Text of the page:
|Monthly Tech-Tip |
I have soaked an aluminum lead bisilicate frit in vinegar overnight. To test whether it is leaching I will pour the vinegar leachate into a test tube, soak a Q-Tip in the sensor solution and dip it into the vinegar. If it turns black we have lead in the leachate!
Keep in mind something important here: While it is true that the vastly increased surface area of the frit contributes to its failing the leaching test another important factor is that the frit glass had no opportunity to be annealed - it was crash-cooled by being quenched in water. Annealing and associated toughening of the surface is a by-product of a glaze cooling slowly in a periodic kiln.
Notice it is specifically "formulated for use in pottery glazes". And that "Lead bisilicate is extremely resistant to leaching by dilute acids, including gastric juices, which reduces its toxicity and offers the maximum safety of any of the lead products." In many countries, the use of lead glazes is still considered normal and safe. There is zero use of lead in pottery glazes in North America. Is it possible that we have tarred all lead products with the same brush? Could we be using it on non-functional surfaces of low-fire stoneware and drastically reduce the energy consumption of kilns?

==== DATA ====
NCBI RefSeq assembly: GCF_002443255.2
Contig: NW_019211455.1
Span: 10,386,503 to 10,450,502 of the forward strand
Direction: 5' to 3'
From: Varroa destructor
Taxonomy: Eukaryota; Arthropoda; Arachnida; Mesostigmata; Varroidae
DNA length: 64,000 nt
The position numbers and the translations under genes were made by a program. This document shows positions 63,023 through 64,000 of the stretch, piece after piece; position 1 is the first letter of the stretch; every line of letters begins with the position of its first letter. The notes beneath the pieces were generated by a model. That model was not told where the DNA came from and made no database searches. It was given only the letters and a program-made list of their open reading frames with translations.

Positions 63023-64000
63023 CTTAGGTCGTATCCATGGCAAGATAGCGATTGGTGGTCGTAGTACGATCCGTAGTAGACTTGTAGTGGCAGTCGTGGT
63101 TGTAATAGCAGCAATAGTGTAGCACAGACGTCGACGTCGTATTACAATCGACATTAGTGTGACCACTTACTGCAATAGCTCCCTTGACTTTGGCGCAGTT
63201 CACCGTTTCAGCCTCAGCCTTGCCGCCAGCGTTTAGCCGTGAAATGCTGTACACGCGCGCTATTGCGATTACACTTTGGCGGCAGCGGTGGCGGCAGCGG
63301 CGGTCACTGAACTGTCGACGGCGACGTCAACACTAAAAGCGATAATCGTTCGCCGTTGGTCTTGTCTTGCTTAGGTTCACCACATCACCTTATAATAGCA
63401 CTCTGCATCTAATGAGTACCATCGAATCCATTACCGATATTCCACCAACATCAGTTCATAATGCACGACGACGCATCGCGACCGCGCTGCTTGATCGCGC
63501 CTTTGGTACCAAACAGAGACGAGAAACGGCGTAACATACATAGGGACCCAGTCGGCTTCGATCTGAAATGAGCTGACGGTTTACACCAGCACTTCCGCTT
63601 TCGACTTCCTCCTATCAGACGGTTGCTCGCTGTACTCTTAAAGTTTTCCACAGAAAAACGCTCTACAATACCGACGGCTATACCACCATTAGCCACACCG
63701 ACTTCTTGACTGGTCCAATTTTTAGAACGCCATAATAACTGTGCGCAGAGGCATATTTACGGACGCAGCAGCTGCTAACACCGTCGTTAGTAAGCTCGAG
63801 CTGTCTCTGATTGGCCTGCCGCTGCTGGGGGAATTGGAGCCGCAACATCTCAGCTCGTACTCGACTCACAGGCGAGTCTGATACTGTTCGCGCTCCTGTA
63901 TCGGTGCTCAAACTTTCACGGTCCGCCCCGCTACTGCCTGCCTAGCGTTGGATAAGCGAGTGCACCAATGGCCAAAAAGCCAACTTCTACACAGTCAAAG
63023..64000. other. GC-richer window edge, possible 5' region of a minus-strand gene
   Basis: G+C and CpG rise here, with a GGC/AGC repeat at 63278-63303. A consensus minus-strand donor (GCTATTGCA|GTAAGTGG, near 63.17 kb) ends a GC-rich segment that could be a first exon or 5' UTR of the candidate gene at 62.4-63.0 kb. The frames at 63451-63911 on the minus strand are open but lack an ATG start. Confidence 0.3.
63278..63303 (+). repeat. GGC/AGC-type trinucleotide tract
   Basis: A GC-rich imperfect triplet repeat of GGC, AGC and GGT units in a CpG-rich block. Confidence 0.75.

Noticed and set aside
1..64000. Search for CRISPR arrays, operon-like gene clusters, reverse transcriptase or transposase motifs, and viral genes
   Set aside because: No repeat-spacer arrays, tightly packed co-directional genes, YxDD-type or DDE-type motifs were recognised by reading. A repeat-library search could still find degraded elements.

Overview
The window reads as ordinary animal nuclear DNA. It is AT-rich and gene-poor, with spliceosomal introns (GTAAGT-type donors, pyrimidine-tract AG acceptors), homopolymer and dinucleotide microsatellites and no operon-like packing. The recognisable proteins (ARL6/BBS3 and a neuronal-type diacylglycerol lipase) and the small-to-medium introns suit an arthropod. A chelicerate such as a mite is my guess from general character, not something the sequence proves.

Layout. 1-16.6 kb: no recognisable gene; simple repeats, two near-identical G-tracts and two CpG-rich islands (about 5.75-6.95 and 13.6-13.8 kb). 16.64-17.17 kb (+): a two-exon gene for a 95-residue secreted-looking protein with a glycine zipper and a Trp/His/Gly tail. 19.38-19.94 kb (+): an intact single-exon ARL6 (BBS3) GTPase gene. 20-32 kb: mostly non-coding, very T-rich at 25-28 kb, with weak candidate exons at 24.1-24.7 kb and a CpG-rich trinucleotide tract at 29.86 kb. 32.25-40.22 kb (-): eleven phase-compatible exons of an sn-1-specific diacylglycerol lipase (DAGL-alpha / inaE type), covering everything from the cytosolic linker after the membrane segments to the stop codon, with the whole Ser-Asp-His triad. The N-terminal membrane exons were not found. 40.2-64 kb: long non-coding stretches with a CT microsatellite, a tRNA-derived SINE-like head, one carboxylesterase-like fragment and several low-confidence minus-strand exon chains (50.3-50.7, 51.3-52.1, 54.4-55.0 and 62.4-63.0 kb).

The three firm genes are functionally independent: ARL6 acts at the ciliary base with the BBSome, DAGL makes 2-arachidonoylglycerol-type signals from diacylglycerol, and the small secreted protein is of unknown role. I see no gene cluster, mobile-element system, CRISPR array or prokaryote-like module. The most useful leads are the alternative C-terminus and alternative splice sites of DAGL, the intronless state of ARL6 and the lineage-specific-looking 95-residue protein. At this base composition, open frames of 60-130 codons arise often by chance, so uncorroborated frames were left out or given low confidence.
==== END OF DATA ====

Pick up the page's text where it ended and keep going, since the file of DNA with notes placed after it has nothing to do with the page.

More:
The mug on the left is a brush-on version of a boron-based clear glaze for cone 05. Three coats were applied and the often-encountered clouding occurred. The one on the right is an 85:15 lead bisilicate:kaolin mix. Three coats were also applied. It is an absolutely "knock your socks off" crystal-clear hyper-glossy surface that transmits the terra cotta color beautifully. And my lead testing kit passes it with no detectable lead release. Underglaze brushwork here we come! I have sought this effect for decades, this is it! Recent realizations about the slipware tradition in the UK (and their standard use of this same glaze) motivated me to get some of the frit. All I could get was a sample of the frit shards, but these milled down to a powder easily in our ball mill.
Of course, to be safe, I would still glaze the insides of pieces with a boron clear, likely as thin a layer as possible of G1916Q (with 2% added iron as a fining agent for the micro-bubbles). And, I will obviously fire these lead glazed pieces with the kiln exhaust system turned on.
Lead Bisilicate Frit
A standard frit of 1 molar part of PbO and 2 of SiO2. It is considered stable and non-leachable.
Lead in Ceramic Glazes
Lead is a melter in ceramic glazes and performs exceptionally well and must be misused to be toxic. It is also now environmentally pervasive. It is toxic and cumulative at any level of exposure.